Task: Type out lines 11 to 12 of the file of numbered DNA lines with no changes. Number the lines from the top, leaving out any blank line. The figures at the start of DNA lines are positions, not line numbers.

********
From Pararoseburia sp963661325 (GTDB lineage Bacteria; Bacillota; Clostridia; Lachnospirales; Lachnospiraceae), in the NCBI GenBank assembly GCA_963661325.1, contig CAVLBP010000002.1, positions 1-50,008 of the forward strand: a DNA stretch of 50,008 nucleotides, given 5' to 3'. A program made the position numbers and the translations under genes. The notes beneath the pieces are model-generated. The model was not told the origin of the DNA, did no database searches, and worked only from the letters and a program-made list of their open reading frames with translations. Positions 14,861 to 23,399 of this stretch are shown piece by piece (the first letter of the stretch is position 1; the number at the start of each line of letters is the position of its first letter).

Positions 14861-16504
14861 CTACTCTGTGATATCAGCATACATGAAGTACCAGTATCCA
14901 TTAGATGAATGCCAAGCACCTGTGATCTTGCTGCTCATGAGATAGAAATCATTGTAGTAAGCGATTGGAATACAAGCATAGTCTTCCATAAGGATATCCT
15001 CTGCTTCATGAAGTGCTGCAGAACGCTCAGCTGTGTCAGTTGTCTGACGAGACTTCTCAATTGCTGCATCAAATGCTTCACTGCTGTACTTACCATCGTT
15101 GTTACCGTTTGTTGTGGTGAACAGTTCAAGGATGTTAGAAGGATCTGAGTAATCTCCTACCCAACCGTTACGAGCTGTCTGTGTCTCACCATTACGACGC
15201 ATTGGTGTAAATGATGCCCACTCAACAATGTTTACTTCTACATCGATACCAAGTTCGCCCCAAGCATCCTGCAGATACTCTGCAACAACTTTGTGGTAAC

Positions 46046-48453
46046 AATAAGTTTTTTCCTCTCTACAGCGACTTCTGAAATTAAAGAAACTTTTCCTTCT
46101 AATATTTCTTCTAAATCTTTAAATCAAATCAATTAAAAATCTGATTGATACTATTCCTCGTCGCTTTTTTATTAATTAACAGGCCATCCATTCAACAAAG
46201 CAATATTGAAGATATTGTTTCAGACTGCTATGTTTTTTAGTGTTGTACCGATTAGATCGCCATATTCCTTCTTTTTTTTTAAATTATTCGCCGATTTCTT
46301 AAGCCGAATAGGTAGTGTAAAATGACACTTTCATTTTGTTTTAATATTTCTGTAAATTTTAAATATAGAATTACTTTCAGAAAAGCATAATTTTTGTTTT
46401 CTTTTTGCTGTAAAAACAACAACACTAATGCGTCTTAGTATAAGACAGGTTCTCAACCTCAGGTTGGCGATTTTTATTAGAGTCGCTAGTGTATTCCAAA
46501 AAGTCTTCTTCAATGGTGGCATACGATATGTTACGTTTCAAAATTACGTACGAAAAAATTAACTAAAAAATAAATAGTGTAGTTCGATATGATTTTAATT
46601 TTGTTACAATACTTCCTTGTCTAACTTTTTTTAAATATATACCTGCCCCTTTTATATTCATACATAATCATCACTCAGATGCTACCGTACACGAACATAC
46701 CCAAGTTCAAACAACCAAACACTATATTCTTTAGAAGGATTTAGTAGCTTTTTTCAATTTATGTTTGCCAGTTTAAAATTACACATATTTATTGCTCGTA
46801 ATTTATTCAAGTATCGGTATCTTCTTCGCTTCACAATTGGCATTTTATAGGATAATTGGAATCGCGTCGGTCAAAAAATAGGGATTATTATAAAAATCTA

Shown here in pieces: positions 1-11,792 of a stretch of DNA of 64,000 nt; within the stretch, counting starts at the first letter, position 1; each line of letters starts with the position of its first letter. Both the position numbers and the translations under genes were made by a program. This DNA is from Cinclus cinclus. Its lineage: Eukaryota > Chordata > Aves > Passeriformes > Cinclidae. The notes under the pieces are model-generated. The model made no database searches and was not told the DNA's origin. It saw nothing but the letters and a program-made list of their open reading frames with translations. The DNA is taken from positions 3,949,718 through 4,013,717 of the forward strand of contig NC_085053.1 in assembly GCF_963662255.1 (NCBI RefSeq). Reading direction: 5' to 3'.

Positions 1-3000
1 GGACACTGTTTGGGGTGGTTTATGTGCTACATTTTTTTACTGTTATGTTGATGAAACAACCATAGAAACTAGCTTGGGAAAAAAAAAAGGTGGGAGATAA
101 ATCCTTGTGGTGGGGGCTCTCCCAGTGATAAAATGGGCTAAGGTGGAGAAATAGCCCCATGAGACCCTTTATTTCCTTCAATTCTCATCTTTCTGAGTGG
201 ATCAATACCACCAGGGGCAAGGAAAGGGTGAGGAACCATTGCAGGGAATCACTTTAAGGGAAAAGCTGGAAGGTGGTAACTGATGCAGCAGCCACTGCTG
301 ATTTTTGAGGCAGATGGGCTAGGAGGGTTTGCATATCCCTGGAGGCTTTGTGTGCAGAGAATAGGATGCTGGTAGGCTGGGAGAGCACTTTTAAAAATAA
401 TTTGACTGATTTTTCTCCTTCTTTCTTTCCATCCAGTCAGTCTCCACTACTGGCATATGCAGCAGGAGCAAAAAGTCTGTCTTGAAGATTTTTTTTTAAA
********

46201 CAATATTGAAGATATTGTTTCAGACTGCTATGTTTTTTAGTGTTGTACCGATTAGATCGCCATATTCCTTCTTTTTTTTTAAATTATTCGCCGATTTCTT
46301 AAGCCGAATAGGTAGTGTAAAATGACACTTTCATTTTGTTTTAATATTTCTGTAAATTTTAAATATAGAATTACTTTCAGAAAAGCATAATTTTTGTTTT